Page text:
Recommendation #1: The hazardous area around a pit or dangerous opening should be protected with barricades, guard rails, or colored banner tape [CFR 1926.501(b)(4)(ii)].

Discussion: Most of the perimeter around the pit had been filled in with dirt making it possible for a worker or observer to walk directly up to the pit edge. In addition, the plastic covering the pit was opaque giving a false sense of security. The employer should ensure that supervisors and workers are not allowed to enter hazardous areas. A hazardous pit of this type should be protected by a barrier to remind workers and keep others away from the pit opening. The 2″ x 4″ frame and plastic were not designed as a safeguard, but were only a temporary covering. In this case the employer could have eliminated access around the dangerous area of the footing, or constructed a safe walkway with guardrails across the pit corner. Restricting entry into hazardous zones like this pit could prevent similar fatalities.

Recommendation #2: The employer should train supervisors and workers to work safely in and around machinery pits.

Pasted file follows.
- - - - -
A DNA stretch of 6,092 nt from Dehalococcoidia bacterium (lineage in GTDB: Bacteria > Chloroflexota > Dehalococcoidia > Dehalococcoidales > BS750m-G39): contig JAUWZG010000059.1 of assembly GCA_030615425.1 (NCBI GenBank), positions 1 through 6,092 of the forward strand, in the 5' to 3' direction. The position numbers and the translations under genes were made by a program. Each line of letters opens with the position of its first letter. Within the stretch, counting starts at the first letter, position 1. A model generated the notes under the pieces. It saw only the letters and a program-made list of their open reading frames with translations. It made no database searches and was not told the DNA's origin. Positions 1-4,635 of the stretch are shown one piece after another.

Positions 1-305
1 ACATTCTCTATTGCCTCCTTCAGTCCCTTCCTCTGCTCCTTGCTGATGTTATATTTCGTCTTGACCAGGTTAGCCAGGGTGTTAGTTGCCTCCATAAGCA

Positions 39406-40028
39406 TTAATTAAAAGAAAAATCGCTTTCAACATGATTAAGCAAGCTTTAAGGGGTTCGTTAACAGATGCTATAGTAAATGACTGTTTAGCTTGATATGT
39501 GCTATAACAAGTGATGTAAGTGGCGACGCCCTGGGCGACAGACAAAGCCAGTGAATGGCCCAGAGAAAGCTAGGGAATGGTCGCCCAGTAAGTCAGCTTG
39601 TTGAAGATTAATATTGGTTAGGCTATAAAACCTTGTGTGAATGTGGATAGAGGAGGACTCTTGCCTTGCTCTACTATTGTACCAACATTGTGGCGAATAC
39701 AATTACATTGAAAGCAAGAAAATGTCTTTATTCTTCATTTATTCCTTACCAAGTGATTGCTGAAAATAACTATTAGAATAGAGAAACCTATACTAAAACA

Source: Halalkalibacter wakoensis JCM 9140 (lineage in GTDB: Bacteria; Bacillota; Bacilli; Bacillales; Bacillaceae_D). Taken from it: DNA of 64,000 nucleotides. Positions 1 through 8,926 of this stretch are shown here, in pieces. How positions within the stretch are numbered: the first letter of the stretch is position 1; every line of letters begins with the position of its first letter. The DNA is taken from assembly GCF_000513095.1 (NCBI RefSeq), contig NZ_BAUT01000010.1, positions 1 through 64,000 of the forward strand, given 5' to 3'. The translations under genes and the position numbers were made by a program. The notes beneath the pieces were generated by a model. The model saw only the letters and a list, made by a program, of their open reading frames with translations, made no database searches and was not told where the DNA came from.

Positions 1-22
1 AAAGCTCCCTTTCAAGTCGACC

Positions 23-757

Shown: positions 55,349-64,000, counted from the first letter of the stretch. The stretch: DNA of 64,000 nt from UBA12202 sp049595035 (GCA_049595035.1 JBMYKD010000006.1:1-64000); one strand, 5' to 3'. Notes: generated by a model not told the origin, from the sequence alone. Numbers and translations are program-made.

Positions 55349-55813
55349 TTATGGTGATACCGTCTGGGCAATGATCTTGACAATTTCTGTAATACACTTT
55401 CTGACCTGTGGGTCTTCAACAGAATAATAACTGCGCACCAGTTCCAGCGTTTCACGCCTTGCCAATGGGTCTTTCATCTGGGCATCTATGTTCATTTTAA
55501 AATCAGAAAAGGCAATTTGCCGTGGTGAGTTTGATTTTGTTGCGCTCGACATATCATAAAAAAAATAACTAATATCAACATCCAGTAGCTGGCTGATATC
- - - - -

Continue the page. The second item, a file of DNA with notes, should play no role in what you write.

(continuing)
Discussion: Employees did not recognize the hazardous condition which existed at this site. No protective zone was being observed at the site by workers who routinely entered the dangerous area. Covering the pit with a wood frame and plastic was not an adequate safeguard. The employer should assign responsibility for site safety to a competent person who could determine control zones where fall hazards exist. The employer is responsible for establishing safe work procedures and communicating them to supervisors and workers. Supervisors must be trained in safety rules and be able to explain correct procedures to their workers.

Recommendation #3: Workers should wear a hard hat while in areas where there is danger from impact, or from falling or flying objects [CFR 1926.100 (a)].

Discussion: These men were working in an area where metal frame construction was in process. They were clearly at risk for head injury and should have been wearing hard hat protection. A properly-fitting hard hat could have reduced severe head injury, and saved the victim’s life.

To contact Iowa State FACE program personnel regarding State-based FACE reports, please use information listed on the Contact Sheet on the NIOSH FACE web site Please contact In-house FACE program personnel regarding In-house FACE reports and to gain assistance when State-FACE program personnel cannot be reached.

Page last reviewed: November 18, 2015